On Wednesday, Duke’s standout freshman Marvin Bagley III declared for the NBA draft, where he’ll be a certain lottery pick.
Earlier in the day, The Oregonian published an investigation into the practices of apparel giants like Nike and Adidas and how they foster relationships with rising stars with apparent NBA futures. The report was spurred by the ongoing NCAA pay-for-play scandal and FBI investigation.
Bagley and his relationship with Nike were the focus of the story. The crux of the report ties a line from the time that the Bagley family declared bankruptcy and appeared to have their home foreclosed on to Nike’s relationship with the Bagleys and their move into a gated Southern California community when Marvin was in high school.
From the report:
Marvin Bagley Jr. and his wife filed for Chapter 7 bankruptcy in April 2008, during the Great Recession, listing their combined annual income at just over $44,000. Property records indicate the Bagley home was sold in 2011 at a trustee’s sale — typically a sign of a foreclosure.
Four years later, shortly after Nike’s sponsorship of the team became public, they left their working-class neighborhood in Phoenix for Southern California. In a tax filing, the Bagleys listed a home address in a gated subdivision in Northridge called Porter Ranch. Similarly sized homes in the vicinity typically sell for $750,000 to $1.5 million, said Jose Contreras, a Coldwell Banker real estate broker active in the area. Rents in the neighborhood range from $2,500 to $7,500 a month.
Neither the Bagleys nor Nike would offer any details about the team sponsorship or the family’s personal finances. Contacted via telephone and through the Duke University sports information department, the Bagleys “respectfully declined” to comment.
The Oregonian also noted that Bagley attended an elite private school in California with an annual tuition listed at $36,250.
The story details how Nike began its relationship with Bagley when he was 16 years old. The shoe company backed Bagley’s club team Phoenix Phamily in Arizona, which was coached by his father, Marvin Bagley Jr.
It’s a common practice for apparel companies to build relationships early with athletes who have potential to be impactful pros.
In order to maintain amateur status and NCAA eligibility, players are not allowed to receive any direct financial benefit from apparel companies’ relationship with their teams. Nothing prohibits Nike in its sponsorship effort of the team, though, and the obvious implication here is that the Bagley family benefited from that sponsorship with Bagley Jr. as the team’s head coach.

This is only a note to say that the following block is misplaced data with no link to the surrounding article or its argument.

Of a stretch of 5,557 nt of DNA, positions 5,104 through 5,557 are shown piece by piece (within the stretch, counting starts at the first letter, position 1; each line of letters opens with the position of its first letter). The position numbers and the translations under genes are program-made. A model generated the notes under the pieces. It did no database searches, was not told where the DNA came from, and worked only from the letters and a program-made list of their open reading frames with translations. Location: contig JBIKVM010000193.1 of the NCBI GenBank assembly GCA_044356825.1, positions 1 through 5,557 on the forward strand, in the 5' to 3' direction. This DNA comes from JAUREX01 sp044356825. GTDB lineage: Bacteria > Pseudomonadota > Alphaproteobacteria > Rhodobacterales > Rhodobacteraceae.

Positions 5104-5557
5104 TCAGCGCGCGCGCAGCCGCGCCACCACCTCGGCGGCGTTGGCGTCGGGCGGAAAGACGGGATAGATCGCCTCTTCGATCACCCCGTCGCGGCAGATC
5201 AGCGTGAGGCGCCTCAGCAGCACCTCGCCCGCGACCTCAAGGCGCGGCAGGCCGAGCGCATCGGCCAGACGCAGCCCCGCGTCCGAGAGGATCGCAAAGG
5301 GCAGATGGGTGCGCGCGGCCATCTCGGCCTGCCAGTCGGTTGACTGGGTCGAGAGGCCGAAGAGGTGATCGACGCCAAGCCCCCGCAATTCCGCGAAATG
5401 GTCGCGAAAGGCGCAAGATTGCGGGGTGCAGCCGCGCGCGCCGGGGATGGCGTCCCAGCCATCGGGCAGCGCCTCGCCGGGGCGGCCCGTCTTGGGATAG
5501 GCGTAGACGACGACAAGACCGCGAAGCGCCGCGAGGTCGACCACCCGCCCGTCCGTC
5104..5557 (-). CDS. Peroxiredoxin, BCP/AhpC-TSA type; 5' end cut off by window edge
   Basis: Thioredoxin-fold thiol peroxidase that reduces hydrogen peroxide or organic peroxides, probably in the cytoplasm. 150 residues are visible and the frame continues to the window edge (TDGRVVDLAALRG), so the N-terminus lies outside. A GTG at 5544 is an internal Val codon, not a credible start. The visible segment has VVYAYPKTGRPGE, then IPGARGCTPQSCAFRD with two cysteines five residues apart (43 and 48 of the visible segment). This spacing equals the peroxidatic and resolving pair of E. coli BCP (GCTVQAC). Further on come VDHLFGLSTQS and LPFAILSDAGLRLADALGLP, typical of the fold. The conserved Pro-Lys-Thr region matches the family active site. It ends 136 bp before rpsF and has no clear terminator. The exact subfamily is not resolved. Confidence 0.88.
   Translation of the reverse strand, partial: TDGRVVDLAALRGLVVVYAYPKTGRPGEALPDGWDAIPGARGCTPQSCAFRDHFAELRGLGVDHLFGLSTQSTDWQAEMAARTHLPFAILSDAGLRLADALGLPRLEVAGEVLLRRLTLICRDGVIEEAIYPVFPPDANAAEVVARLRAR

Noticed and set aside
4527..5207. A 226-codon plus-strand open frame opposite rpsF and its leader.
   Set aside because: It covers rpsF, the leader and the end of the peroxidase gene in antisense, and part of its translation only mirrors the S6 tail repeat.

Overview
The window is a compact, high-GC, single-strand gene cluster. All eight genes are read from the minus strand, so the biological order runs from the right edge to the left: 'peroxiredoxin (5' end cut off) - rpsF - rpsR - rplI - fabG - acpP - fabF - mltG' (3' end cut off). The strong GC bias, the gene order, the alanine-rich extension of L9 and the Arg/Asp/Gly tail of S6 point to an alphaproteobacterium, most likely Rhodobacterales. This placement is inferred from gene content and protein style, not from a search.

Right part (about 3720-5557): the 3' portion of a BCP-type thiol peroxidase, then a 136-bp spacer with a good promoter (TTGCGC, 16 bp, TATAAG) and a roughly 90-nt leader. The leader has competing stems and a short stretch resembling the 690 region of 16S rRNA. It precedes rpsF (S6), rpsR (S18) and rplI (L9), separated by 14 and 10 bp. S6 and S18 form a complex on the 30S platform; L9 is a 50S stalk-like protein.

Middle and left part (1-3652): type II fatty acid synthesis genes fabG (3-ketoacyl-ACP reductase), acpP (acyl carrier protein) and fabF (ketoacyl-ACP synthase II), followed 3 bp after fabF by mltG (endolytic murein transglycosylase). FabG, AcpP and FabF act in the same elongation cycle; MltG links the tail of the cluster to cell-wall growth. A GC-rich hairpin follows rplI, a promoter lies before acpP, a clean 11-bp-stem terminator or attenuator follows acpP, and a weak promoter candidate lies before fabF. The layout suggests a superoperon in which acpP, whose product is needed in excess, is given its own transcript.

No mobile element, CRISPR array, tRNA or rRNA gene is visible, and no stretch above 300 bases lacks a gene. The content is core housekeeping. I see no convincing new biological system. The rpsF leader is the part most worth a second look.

While the details here are new, the basis of the report isn’t.
Bagley Jr. told Sports Illustrated in 2016 that the family was trying “to make ends meet” thanks to Phoenix Phamily’s relationship with Nike.
And even without Bagley Jr.’s apparent 2016 admission to benefiting financially from Nike, nobody paying attention to college sports should be surprised that an elite athlete reportedly managed to cash on his value for his family.
Shady financial dealings have been, are and will be the norm as long as the NCAA does not allow its athletes to benefit from the value they provide as schools and television networks profit from a billion dollar industry.
It’s a stance the NCAA actively and laughably promoted in the midst of its $700 million basketball tournament.
The bottom line is that Bagley’s talents award him with tremendous financial value. In June, when he becomes a top-three pick in the NBA draft, he’ll be able to cash in on that value legitimately for the first time.
If his family has managed to prosper in the meantime from the legitimate value he’s provided, that should not be a violation or a crime.
But until dramatic changes are made around the farce of NCAA amateurism, families like the Bagleys who were facing bankruptcy will be faced with the decision of remaining in dire financial straights or traveling unsavory avenues to receive financial benefits that should be rightfully theirs to begin with.
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